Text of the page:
Supportive care.

Patients were managed in conventional rooms (without high-efficiency particulate air filtration) and given intravenous antibiotics and amphotericin B, irradiated blood products, and intravenous nutrition as indicated.

Assessment for autografting.

Marrow samples were taken at regular intervals after autografting for morphologic and cytogenetic analyses. BCR-ABL/ABL ratio was performed after autografting and during the follow-up only on patients resulting Ph-negative.

Definition of response.

Hematologic remission was defined as the absence of morphologic evidence of CML in the blood and marrow. Cytogenetic remission was defined as the presence of 100% (complete) or 66% to 99% (major) Ph-negative metaphases in Giemsa-banded preparations from 24- to 48-hour marrow cultures. BCR-ABL/ABL ratio was evaluated for assessing the BCR-ABL transcript and BCR-ABL/ABL ratio on marrow cells during the follow-up as described.23 

Treatment after autografting.

Therapy with interferon-α 2a or 2b was begun earlier after engraftment and given at 3 M/U daily for 5 days per week for 8 weeks together with interleukin-2 (IL-2) at 2 × 106 daily for 5 days every 9 weeks. This course was repeated for 3 times, and after that the patient received interferon therapy alone.

Statistical methods.

Actuarial curves were estimated according to the Kaplan and Meier method.24 Surviving patients were censored on the last day of follow-up.

RESULTS

Composition of the autograft.

The number of CD34+ cells infused ranged from 1.06 to 74.5 × 106/kg (median, 4.04) and the number of CFU-GM from 0.11 to 108 × 104/kg (median, 19.2). Twenty-two patients were reinfused with Ph-negative cells only and 14 (64%) achieved marrow cytogenetic remission postgraft. Six patients were infused with less than 34% Ph-positive cells and 2 (33%) of them achieved marrow cytogenetic remission postautograft. The last 2 patients were reinfused with greater than 34% Ph-positive cells, and they achieved 10% and 95% Ph-positive cells postautograft. No correlation is possible considering the very few patients reinfused with Ph-positive greater than 34%.

Hematopoietic recovery.

Recovery of neutrophils to greater than 0.5 × 109/L occurred at a median of 13 (range, 9 to 32) days and recovery of platelets to greater than or equal to 25 × 109/L at a median of 16 (range, 6 to 106) days. During the first 2 months following hematopoietic recovery after autografting, cytogenetic analysis showed complete remission in marrow cells in 16 (53%) of the 30 patients and major remission in 10 (33%) patients (Table 1). Four patients showed Ph-positive cells greater than 34% of marrow cells. In 8 patients, platelets recovery greater than 50 × 109/L did not occur during the first 8 weeks after autografting. In 1 patient this recovery occurred after 15 weeks. After this time, in all cases engraftment was achieved and there were no cases of late cytopenia.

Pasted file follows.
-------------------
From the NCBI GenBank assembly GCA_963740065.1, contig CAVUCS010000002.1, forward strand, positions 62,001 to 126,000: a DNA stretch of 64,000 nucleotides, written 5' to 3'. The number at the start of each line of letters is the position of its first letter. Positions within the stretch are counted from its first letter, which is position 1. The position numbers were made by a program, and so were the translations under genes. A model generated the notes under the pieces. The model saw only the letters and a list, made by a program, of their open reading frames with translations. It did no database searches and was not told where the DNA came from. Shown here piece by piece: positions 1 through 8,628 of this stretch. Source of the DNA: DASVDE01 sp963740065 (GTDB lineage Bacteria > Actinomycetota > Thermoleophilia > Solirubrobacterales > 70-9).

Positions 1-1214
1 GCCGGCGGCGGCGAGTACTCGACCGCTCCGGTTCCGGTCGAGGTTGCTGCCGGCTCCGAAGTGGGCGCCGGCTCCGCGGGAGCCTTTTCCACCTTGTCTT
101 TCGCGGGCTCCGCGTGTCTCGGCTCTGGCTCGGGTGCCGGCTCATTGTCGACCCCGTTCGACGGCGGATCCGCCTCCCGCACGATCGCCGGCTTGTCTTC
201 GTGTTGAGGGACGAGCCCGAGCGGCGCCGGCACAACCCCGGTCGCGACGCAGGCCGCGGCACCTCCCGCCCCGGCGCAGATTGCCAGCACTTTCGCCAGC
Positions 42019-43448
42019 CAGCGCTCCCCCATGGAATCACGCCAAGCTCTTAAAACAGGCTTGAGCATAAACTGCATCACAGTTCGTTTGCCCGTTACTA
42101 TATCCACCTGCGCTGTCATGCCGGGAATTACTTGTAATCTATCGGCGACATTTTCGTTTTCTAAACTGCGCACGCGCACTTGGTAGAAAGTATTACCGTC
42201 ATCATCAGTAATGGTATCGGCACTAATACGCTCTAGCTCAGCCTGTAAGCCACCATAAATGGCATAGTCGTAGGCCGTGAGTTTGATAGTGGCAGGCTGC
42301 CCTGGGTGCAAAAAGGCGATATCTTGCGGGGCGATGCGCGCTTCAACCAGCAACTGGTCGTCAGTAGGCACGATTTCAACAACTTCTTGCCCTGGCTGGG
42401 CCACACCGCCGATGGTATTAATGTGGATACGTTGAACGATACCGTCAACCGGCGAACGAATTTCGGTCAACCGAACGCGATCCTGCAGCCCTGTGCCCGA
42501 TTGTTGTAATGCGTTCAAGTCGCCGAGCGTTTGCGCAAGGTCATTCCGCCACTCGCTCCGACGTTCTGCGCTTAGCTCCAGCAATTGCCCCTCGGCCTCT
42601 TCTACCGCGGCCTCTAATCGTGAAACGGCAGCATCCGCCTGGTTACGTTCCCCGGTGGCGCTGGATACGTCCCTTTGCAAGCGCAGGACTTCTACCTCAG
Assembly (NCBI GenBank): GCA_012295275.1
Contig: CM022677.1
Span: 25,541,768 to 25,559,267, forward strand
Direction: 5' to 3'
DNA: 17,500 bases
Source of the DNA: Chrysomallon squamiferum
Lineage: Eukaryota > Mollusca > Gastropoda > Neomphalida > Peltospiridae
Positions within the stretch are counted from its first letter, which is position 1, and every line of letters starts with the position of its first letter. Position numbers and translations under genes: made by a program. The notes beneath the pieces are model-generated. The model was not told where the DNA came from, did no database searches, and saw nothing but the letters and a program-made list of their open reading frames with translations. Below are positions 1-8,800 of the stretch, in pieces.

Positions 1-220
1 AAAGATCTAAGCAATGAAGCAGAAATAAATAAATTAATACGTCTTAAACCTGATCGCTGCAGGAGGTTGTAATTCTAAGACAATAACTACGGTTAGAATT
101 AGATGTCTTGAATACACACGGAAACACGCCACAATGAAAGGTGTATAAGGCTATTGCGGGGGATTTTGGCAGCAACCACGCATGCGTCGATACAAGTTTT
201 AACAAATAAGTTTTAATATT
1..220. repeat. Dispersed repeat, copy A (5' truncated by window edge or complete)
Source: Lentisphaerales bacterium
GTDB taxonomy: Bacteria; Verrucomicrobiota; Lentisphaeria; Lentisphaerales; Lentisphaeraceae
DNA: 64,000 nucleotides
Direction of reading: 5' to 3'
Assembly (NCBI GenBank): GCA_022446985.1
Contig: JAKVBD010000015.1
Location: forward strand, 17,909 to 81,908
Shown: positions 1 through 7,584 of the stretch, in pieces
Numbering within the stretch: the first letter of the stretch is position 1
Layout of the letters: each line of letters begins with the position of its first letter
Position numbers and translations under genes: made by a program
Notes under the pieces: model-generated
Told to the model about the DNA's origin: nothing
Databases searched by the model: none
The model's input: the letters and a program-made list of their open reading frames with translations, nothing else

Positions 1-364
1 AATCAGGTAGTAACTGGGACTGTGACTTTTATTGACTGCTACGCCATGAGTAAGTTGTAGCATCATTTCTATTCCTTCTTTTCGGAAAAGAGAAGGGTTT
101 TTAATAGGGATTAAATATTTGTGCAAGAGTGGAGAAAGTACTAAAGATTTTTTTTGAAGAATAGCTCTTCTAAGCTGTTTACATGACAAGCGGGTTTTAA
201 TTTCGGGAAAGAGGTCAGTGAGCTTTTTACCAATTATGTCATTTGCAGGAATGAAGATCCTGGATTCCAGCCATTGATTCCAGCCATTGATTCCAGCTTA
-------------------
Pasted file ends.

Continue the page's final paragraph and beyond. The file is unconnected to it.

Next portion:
Toxicity.

All patients had some degree of stomatitis, which was severe in 15 patients (Table 2). Gastrointestinal and hepatic toxicities were observed in about one fourth of patients. No other major toxicities were encountered.25 Specifically, no patient had busulfan-related pulmonary toxicity, hepatic veno-occlusive disease, or epileptic seizures.

Table 2.

Toxicity After High-Dose Therapy in 30 Patients Autografted for CML

Cardiac Bladder Renal Respiratory HepaticCNS Stomatitis Gastrointestinal
Grade III or less  0  0   0  0   0  15 (50%)  3 (10%) 
Grade II or less  0  0  1 (3%)  0  4 (13%)  6 (20%)  3 (10%)  
Grade I only  0  0  1 (3%) 0  3 (10%)  0  3 (10%)  1 (3%)  
Total with any degree of toxicity  0  0  2 (6%)  0  7 (23%)  24 (80%)  7 (23%) 
Cardiac Bladder Renal Respiratory HepaticCNS Stomatitis Gastrointestinal
Grade III or less  0  0   0  0   0  15 (50%)  3 (10%) 
Grade II or less  0  0  1 (3%)  0  4 (13%)  6 (20%)  3 (10%)  
Grade I only  0  0  1 (3%) 0  3 (10%)  0  3 (10%)  1 (3%)  
Total with any degree of toxicity  0  0  2 (6%)  0  7 (23%)  24 (80%)  7 (23%) 

Abbreviation: CNS, central nervous system.

OUTCOME

Two patients died of myeloid blastic transformation at 18 and 29 months after autografting. Twenty-eight patients are alive 6 to 76 months (median, 24 months) after autografting, with an actuarial survival of 87% (95% confidential limit [CL]: 54 to 97). Eight of these maintain complete cytogenetic remission at a median of 20 (range, 6 to 44) months after autografting. The median ratio BCR-ABL/ABL was of 0.002 (range, <0.001 to 0.01). Between 3 and 17 months (median 5 months), Ph-positive cells became detectable in 8 of the 16 patients who achieved complete cytogenetic remission (Fig2). These 8 patients are now in major cytogenetic remission at a median of 22 (range, 6 to 48) months. All patients (Ph-negative and Ph-positive) remain on interferon-α therapy. The status of each patient on the last day of follow-up is shown in Table 1. Survival plot after autografting is shown in Fig1.

Fig. 1.

Actuarial survival after autografting. Patients who remain in complete (▴) or in major (▵) cytogenetic remission are indicated.

Fig. 1.

Actuarial survival after autografting. Patients who remain in complete (▴) or in major (▵) cytogenetic remission are indicated.

Fig. 2.

Time to recurrence of greater than 1% Ph-positive cells after infusion of mobilized Ph-negative cells in 16 patients in whom complete cytogenetic remission was achieved.

Fig. 2.

Time to recurrence of greater than 1% Ph-positive cells after infusion of mobilized Ph-negative cells in 16 patients in whom complete cytogenetic remission was achieved.

DISCUSSION